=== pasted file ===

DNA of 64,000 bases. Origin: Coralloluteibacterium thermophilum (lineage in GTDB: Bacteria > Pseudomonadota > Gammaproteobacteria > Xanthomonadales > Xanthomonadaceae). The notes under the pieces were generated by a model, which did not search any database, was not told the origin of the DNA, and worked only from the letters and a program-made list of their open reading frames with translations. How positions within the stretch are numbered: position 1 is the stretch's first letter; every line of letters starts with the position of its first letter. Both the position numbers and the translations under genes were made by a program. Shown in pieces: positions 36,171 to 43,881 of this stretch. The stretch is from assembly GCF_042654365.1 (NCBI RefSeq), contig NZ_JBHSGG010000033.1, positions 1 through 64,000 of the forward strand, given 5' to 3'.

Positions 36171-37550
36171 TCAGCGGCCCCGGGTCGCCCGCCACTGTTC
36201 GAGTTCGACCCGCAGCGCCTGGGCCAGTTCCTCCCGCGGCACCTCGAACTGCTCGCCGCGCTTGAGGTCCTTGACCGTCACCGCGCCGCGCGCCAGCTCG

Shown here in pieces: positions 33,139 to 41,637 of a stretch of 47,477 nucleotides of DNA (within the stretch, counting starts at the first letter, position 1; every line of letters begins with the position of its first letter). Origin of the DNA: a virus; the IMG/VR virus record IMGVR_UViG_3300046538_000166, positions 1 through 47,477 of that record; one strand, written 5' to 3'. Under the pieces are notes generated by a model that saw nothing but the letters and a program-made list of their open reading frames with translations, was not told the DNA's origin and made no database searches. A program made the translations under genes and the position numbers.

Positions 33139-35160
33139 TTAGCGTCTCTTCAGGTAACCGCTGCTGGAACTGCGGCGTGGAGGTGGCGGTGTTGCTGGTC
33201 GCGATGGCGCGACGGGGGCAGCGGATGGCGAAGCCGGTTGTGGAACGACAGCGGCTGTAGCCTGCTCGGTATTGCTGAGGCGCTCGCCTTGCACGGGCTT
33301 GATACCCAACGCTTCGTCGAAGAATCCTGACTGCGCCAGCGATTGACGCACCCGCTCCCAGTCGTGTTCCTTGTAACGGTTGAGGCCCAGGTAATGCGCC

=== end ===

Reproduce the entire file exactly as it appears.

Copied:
DNA of 64,000 bases. Origin: Coralloluteibacterium thermophilum (lineage in GTDB: Bacteria > Pseudomonadota > Gammaproteobacteria > Xanthomonadales > Xanthomonadaceae). The notes under the pieces were generated by a model, which did not search any database, was not told the origin of the DNA, and worked only from the letters and a program-made list of their open reading frames with translations. How positions within the stretch are numbered: position 1 is the stretch's first letter; every line of letters starts with the position of its first letter. Both the position numbers and the translations under genes were made by a program. Shown in pieces: positions 36,171 to 43,881 of this stretch. The stretch is from assembly GCF_042654365.1 (NCBI RefSeq), contig NZ_JBHSGG010000033.1, positions 1 through 64,000 of the forward strand, given 5' to 3'.

Positions 36171-37550
36171 TCAGCGGCCCCGGGTCGCCCGCCACTGTTC
36201 GAGTTCGACCCGCAGCGCCTGGGCCAGTTCCTCCCGCGGCACCTCGAACTGCTCGCCGCGCTTGAGGTCCTTGACCGTCACCGCGCCGCGCGCCAGCTCG

Shown here in pieces: positions 33,139 to 41,637 of a stretch of 47,477 nucleotides of DNA (within the stretch, counting starts at the first letter, position 1; every line of letters begins with the position of its first letter). Origin of the DNA: a virus; the IMG/VR virus record IMGVR_UViG_3300046538_000166, positions 1 through 47,477 of that record; one strand, written 5' to 3'. Under the pieces are notes generated by a model that saw nothing but the letters and a program-made list of their open reading frames with translations, was not told the DNA's origin and made no database searches. A program made the translations under genes and the position numbers.

Positions 33139-35160
33139 TTAGCGTCTCTTCAGGTAACCGCTGCTGGAACTGCGGCGTGGAGGTGGCGGTGTTGCTGGTC
33201 GCGATGGCGCGACGGGGGCAGCGGATGGCGAAGCCGGTTGTGGAACGACAGCGGCTGTAGCCTGCTCGGTATTGCTGAGGCGCTCGCCTTGCACGGGCTT
33301 GATACCCAACGCTTCGTCGAAGAATCCTGACTGCGCCAGCGATTGACGCACCCGCTCCCAGTCGTGTTCCTTGTAACGGTTGAGGCCCAGGTAATGCGCC